Member Since: 31st Oct 2015
25th Mar 2004
Historically, IT Training is conducted in a manner that is not necessarily "interpersonally friendly". Interestingly, Senior IT Executives & Corporate Training personnel have come to recognize that IT Managers & Professionals benefit themselves & the organizations for whom they work when they receive "soft skills training". On site, facilitator led interpersonal skills training is especially effective if it is IT specific. One corporation that has led the movement to assist IT departments align themselves as partners with the other business units in an Enterprise is Rockville Center, NY based Interpersonal Technology Group, founded in 1981.
3rd Oct 2002
Hi I've used this model many times to illustrate the different stages of learning and therefore potential for both the supervisee and supervisor in a thing called clinical supervision in the NHS. It is a non managerial form of supportive supervision to promote the idea of qualified practitioner as lifelong learner. You may be interested to know that like you I also wanted the original author as I used it in a book I recently wrote on giving and receiving supervision. Sadly I had to admit to seeing it first in an NLP book rather than ever finding the originator and therefore remains a secondary rather than primary reference. My source was;
O'Connor, J. Seymour, J. (1993)Introducing NLP - neuro linguistic programming (revised edition)Aquarian Press, London.
Hope this is helpful on your quest!
John Driscoll (Suffolk)
18th Mar 2002
I achieved it through writing my website to W3C standards and then submitting it to an automatic online checker for validation
30th Jan 2002
This exercise is based on the "Simple Simon Says..." game. Get the group to do what you say. At first say and do the same things (eg put your hands in the air, on your shoulders, on your lap, etc.) and get the group to follow. Then up the speed. Then say one thing but do another. Many in the group will follow what you do not what you say. Moral - staff and colleagues are influenced more by others' behaviour than by what management say.
15th Jan 2002
Thanks Joanne McMeekin for your reply to my query re customer services.
8th Jan 2002
5th Sep 2001
There is a lot of concern about how to carry out the various levels of Kirkpatrick. What is required is a separation of the levels and decided on what one is looking for at each level. As I commented before, by using the EFQM excellence model, one can 'get a handle' on the structure and form of an evaluation strategy for any programme. The most important task is for the client, not the training provider, to make a difinitive statement that should be phrased along the lines of,
"At the end of the project, a specified target group will benefit by having more of ........(something) or will have a better standard of .......(something)."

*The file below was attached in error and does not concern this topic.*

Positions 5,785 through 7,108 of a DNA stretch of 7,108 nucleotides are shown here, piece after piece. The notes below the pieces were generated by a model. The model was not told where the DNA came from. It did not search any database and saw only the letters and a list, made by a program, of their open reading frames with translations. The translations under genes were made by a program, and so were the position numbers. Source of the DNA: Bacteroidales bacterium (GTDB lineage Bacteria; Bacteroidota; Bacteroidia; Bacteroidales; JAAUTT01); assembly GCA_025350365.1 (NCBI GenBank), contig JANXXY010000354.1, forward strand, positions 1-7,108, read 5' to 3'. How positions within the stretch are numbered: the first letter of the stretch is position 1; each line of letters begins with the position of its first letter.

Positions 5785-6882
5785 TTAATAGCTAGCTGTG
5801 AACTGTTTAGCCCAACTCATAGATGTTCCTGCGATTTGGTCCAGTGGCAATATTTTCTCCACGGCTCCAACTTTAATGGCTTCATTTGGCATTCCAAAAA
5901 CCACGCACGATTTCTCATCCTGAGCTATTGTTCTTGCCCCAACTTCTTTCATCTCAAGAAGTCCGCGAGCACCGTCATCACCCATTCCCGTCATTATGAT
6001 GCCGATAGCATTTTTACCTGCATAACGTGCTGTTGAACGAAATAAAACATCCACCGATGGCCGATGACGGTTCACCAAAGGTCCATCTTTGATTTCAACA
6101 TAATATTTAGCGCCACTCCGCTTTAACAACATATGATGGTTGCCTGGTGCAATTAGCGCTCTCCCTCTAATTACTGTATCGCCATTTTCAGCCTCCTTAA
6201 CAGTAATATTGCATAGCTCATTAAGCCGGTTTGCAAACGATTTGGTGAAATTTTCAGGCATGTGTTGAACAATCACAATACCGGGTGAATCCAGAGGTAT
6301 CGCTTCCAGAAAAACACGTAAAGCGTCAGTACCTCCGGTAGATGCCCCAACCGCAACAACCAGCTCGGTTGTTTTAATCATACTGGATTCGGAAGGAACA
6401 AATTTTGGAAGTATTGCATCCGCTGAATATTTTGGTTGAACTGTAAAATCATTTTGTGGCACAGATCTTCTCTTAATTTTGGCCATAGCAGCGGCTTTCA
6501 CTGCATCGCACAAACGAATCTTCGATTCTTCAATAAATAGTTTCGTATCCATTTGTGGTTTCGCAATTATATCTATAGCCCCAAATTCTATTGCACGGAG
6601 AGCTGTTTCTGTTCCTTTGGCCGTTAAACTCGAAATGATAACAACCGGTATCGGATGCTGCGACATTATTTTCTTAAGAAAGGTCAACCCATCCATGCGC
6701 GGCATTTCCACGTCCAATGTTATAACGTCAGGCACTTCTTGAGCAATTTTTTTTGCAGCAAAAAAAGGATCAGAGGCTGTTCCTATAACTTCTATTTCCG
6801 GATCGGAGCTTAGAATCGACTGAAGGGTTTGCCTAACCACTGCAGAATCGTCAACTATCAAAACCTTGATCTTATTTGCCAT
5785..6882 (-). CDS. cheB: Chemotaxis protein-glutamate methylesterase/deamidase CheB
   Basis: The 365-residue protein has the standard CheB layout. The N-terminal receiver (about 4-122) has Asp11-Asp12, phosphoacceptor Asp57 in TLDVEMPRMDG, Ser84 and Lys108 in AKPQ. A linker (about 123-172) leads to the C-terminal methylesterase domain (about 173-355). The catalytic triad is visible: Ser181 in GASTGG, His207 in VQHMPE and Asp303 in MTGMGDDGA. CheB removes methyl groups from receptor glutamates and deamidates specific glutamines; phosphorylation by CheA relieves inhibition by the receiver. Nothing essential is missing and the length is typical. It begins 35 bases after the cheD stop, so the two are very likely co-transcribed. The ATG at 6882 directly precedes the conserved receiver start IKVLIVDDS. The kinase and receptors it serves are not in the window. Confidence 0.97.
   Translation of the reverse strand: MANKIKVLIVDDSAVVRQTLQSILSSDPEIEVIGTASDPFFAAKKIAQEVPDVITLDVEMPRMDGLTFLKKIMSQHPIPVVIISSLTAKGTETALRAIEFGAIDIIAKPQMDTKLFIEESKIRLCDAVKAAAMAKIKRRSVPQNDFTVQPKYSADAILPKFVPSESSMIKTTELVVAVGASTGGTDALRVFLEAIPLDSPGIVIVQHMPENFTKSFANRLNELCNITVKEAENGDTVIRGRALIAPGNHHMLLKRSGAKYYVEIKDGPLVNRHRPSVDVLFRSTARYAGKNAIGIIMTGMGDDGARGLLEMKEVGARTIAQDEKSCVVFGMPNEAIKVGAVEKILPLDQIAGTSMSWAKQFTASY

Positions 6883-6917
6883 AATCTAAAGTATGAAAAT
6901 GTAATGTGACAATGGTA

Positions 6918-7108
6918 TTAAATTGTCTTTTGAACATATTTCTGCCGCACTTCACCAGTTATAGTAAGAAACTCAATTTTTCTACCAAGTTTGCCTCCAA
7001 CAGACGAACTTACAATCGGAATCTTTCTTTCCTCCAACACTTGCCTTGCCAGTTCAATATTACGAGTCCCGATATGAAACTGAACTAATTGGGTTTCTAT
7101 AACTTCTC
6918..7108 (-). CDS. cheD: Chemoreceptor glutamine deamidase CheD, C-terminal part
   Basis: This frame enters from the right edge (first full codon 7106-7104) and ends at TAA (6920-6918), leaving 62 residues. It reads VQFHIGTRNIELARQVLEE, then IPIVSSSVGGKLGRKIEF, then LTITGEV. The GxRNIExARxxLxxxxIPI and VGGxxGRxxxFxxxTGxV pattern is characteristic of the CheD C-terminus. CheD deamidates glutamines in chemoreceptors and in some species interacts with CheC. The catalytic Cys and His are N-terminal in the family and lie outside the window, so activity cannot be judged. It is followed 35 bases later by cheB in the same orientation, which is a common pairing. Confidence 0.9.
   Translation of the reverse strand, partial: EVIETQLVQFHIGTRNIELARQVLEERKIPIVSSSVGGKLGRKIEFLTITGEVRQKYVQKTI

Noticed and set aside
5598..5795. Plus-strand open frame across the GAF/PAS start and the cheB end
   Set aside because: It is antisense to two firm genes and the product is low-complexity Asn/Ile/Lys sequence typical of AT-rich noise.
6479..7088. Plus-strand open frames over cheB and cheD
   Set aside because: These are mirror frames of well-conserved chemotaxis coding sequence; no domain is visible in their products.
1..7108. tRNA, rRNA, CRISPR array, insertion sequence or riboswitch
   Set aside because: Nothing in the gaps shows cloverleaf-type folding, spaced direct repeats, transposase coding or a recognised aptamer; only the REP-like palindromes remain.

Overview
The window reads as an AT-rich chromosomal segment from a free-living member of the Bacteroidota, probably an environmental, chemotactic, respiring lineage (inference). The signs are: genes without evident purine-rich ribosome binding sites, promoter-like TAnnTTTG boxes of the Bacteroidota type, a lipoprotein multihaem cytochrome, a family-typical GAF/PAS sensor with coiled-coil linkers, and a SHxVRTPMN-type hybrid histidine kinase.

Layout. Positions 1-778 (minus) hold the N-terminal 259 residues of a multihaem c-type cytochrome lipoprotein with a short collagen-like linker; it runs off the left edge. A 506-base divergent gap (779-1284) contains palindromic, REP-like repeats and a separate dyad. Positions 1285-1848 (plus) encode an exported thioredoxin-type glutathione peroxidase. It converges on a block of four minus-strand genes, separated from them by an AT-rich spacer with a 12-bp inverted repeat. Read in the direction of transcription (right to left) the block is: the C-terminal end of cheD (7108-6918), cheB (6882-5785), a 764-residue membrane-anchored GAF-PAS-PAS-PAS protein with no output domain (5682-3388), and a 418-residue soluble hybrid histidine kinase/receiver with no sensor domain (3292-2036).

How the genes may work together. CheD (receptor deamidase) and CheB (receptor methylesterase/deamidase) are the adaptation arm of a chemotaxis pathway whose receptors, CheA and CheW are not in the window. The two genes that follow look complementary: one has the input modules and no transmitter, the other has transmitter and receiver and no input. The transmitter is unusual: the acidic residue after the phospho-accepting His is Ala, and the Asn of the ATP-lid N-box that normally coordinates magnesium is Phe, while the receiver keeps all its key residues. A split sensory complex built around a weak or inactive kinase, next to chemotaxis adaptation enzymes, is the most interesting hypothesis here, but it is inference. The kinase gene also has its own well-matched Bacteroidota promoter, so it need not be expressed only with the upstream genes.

This statement will take one beyond just training more people to do something, it will address why they are being trained and what the final outcomes are expected.
This is sometimes very difficult for managers and strategic decisions makers to do, but can be done with practice.
If anyone needs more information please contact me.
(I work as an evaluator within the Public sector).
4th Sep 2001
We look at management competencies with a broad vision of what they are trying to achieve for their organisation. In order that they can develop some ideas about managing others they should ideally start with themselves. Competencies are three dimensional - skills, knowledge and attributes - it is the attributional style that determines the effectiveness of their management skills package. If you are seeking to achieve some change in this group we would suggest the BAR-ON EQi measurement tool - this measures Emotional Intelligence - this can be leveraged into all aspects of the organisation.
We are currently using this in a UK Banking organisation for their Change Program and have used it in many other sectors. Cautionary note : be very careful about applying labels to people - as circumstances change they don't always do what it says on the tin.
Organisations are about relationships - take these out of the org and you have an empty building. Good luck
4th Sep 2001
I would also recommend the Belbin Team Types. In addition I have found the Personal Skills Inventory by Kolb (published by HayMcBer) also a useful exercise.
3rd Sep 2001
I would suggest you try Eclipse - 015394
44033. They specialise in delivering innovative, enjoayble conference interventions designed to reflect they key themes/messages of the event.